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Discussing nuclear security

Mar 22,2014 - Last updated at Mar 22,2014

Imagine the headline of this paper would read, “Terrorist group threatens to detonate a nuclear bomb in Amman if its demands are not met”. Most, if not all of the readers would be very terrified and a state of panic will overtake the scene.

To prevent headlines like this, heads of 54 states and governments from around the world will gather in The Hague, The Netherlands, for the Nuclear Security Summit on March 24 and 25.

The Hashemite Kingdom of Jordan will take part, represented by His Majesty King Abdullah. The heads of the EU, the IAEA, INTERPOL and UN Secretary General Ban Ki-moon will also participate in the summit. The event, considered one of the largest in The Netherlands ever, will witness around 5,000 delegates accompanying the world leaders, and about 3,000 journalists.

Hosting this summit illustrates The Netherlands’ commitment to peace, justice and security.

The venue of the summit, The Hague, is a logical choice as the city is also home to the International Criminal Court, the International Court of Justice, the International Criminal Tribunal for the former Yugoslavia, and the Organisation for the Prohibition of Chemical Weapons, and was the recent venue for the global conferences on freedom online and Afghanistan.

US President Barack Obama initiated the idea of the summit, and Washington hosted the first NSS in 2010.

The objective of the summit was, and is, to prevent sensitive nuclear material from falling into the hands of terrorists and criminals. The key points in reaching this objective are: reducing the global use of sensitive nuclear materials, improving the security of dangerous material worldwide, and reaching consensus and strengthening international cooperation.

Nuclear materials are used for a wide range of civilian and very legitimate purposes. We all know about nuclear energy that in many countries is the source of power to households and industry.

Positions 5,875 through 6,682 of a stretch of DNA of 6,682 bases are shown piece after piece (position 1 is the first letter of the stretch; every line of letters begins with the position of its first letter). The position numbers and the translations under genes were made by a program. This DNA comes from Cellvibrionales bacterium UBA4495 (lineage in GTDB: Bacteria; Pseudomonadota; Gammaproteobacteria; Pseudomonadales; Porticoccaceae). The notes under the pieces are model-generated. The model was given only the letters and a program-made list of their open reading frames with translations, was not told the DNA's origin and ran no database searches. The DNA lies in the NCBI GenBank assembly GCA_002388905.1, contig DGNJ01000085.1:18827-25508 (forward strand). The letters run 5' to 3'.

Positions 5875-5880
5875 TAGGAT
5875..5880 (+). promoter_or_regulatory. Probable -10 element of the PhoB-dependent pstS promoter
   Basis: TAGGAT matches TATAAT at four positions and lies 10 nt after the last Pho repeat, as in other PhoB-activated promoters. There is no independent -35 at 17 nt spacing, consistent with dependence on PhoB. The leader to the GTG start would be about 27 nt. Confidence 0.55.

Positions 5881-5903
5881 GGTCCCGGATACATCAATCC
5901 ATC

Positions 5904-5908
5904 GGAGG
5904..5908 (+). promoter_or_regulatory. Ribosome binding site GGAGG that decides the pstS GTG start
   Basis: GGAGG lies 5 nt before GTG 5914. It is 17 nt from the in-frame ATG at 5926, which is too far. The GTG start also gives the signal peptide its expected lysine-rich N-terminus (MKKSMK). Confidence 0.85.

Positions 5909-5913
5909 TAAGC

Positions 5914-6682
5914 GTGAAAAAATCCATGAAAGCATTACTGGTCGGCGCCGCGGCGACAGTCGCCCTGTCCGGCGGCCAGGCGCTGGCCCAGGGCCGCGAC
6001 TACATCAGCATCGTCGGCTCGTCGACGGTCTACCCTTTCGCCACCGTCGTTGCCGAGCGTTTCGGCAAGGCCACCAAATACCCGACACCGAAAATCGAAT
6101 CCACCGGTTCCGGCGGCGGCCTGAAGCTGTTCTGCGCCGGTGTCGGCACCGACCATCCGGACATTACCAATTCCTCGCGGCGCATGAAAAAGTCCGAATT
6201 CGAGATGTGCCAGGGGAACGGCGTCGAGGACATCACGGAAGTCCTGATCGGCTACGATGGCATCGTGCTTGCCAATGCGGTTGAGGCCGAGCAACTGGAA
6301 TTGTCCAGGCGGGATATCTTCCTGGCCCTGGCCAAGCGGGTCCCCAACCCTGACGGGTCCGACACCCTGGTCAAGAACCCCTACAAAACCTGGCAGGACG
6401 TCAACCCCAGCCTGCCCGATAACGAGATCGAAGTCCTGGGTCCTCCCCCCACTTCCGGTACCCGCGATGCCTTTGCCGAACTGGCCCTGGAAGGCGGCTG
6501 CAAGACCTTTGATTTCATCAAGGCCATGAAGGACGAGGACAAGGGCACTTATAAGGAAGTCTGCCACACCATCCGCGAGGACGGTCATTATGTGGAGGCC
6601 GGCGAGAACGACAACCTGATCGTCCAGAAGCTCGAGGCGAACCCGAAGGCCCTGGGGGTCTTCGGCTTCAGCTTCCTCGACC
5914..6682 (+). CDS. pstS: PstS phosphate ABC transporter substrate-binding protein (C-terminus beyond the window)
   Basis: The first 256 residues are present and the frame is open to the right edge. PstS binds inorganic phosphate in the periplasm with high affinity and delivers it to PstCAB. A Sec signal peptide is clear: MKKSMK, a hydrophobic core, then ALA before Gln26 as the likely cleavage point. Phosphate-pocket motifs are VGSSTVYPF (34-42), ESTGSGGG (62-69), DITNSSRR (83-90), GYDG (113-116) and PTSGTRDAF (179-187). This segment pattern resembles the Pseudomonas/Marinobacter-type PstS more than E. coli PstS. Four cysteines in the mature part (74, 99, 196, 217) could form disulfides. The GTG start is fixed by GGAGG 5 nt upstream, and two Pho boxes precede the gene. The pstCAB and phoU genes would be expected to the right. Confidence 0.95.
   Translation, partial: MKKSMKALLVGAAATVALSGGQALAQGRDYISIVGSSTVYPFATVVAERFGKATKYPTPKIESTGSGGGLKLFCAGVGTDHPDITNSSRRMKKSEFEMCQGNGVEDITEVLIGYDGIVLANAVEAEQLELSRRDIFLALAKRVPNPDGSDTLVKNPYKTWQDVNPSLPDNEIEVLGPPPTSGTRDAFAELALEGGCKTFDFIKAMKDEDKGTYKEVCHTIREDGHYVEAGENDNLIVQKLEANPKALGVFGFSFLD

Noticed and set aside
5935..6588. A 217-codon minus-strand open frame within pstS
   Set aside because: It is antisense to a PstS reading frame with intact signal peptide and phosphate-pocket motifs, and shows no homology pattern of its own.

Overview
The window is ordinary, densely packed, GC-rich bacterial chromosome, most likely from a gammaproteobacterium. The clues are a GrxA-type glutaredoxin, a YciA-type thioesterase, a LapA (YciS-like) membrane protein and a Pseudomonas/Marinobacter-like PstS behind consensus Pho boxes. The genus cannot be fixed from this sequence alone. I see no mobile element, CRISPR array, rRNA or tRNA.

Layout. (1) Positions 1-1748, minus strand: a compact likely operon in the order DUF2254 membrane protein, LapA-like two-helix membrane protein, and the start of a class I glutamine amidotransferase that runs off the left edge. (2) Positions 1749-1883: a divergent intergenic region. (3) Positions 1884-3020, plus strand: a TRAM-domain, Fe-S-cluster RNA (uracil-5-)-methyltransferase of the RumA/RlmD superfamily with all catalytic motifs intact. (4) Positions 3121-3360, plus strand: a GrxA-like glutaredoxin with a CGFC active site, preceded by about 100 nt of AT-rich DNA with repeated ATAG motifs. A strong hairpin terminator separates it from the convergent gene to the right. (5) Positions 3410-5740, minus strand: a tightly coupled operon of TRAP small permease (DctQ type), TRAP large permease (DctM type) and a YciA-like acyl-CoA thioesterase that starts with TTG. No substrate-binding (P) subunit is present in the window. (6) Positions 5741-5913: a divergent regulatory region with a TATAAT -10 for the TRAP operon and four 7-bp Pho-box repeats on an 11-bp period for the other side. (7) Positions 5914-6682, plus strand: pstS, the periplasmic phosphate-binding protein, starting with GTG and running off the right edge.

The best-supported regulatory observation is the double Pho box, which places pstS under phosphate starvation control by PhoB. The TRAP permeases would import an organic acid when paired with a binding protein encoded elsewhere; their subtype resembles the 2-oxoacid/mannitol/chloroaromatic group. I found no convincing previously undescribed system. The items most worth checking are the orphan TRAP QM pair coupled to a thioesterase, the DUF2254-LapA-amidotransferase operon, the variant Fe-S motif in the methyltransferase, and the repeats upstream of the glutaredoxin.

Nuclear materials also play an important role in healthcare, for example in the treatment of cancer. But the use of nuclear materials also has a hazardous side to it, reflected in the risk that these sensitive materials fall in the hands of the “wrong people” like terrorists or criminals.

Thankfully, there is a slight chance that this will happen.

Governments, companies, scientists and organisations from diverse parts of the world are therefore working together to prevent the misuse of nuclear material by reducing the quantity of sensitive nuclear material used, improving the security of existing nuclear material and working together in a more efficient and fruitful way.

The highest risk is posed by highly enriched uranium and plutonium. These materials can be used to make nuclear weapons, but are also used for civilian purposes.

Since this is such a high risk, many countries, including The Netherlands, have tried to reduce their use.

The less nuclear (research) reactors or other civil institutions work with highly enriched uranium or plutonium the lower the risk.

It is not just about reducing the use; existing stocks also have to be reduced. Stocks should be kept as low as possible and have to well secured.

Securing stocks and nuclear installations is the responsibility of governments.

There are international guidelines on the security of nuclear materials. There is also an international agreement with more binding obligations for states on security, but that is not yet working.

There are other nuclear materials that can, when in the hands of the wrong people, be used to make primitive nuclear bombs. Some of these materials are used in hospitals and industry. Seeing how these materials can be secured better is also one of the objectives of the nuclear security summit.

The summit is not about preventing accidents at nuclear power plants. The summit does not deal either with reducing or banning nuclear weapons. For disarmament, there are other meetings and conferences.

Unlike with nuclear security, the views on disarmament issues are much differentiated, making it very difficult to make progress there.

Jordan has always been an active player and contributor to the nuclear security summits, and not only during summits but also in the work and activities that resulted from the various summits. And that is where the real work is done.

In the volatile region in which Jordan is situated, security, especially concerning sensitive high-risk materials, is even more important.

The most visible result of the summit in The Netherlands should be a statement, agreed to by all participating states, which will set out what agreements they will make and what activities they will undertake in the coming years.

It is not the statement, but these agreements and actions that really can make a difference in making this world a little bit more secure.

I hope that the summit will facilitate and stimulate that. In that spirit, The Netherlands is very happy to host this event.

The writer is the Dutch ambassador to Jordan. He contributed this article to The Jordan Times.

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